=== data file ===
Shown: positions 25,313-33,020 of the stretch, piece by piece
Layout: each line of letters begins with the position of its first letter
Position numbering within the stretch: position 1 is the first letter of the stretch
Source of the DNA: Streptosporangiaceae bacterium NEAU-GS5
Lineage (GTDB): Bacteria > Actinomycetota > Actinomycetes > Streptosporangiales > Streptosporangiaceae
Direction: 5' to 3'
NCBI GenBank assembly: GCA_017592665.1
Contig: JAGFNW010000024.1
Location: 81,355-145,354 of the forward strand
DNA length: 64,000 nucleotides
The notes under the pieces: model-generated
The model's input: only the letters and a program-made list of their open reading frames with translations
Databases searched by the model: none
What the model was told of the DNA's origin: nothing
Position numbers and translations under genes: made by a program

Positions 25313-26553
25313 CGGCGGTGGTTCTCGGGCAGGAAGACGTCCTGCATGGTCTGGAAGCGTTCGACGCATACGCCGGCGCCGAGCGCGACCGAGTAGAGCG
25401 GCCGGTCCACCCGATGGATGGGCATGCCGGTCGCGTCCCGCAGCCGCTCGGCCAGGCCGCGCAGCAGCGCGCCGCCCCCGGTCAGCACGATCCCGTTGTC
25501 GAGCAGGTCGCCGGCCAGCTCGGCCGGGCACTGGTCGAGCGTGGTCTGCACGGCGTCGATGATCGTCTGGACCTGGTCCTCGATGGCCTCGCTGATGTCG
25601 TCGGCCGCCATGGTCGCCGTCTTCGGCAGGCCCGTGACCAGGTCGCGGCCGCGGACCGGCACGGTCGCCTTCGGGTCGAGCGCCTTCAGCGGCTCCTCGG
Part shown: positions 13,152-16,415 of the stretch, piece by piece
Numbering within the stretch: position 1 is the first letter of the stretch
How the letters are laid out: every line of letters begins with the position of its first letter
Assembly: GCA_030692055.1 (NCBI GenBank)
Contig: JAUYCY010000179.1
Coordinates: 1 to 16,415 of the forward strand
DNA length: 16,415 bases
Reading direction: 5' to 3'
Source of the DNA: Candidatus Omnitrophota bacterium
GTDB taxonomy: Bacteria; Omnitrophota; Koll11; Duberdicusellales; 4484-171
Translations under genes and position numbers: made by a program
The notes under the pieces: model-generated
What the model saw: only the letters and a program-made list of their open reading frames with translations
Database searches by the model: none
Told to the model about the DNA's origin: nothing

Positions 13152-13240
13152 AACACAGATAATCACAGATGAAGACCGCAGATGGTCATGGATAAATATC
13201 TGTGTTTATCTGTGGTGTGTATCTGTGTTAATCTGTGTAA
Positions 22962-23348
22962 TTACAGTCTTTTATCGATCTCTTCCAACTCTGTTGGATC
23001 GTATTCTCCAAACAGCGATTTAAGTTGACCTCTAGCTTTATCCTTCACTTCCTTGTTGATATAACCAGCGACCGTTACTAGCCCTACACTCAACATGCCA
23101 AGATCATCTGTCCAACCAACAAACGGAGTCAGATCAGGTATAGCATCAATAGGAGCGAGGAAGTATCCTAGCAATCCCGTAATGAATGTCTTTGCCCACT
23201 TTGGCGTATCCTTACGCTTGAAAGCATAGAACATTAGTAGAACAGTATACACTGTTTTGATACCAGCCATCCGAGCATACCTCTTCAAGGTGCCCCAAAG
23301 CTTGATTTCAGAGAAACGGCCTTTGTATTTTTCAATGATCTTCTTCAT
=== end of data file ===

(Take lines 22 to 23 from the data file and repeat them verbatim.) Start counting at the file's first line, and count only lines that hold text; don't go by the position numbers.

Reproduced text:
Numbering within the stretch: position 1 is the first letter of the stretch
How the letters are laid out: every line of letters begins with the position of its first letter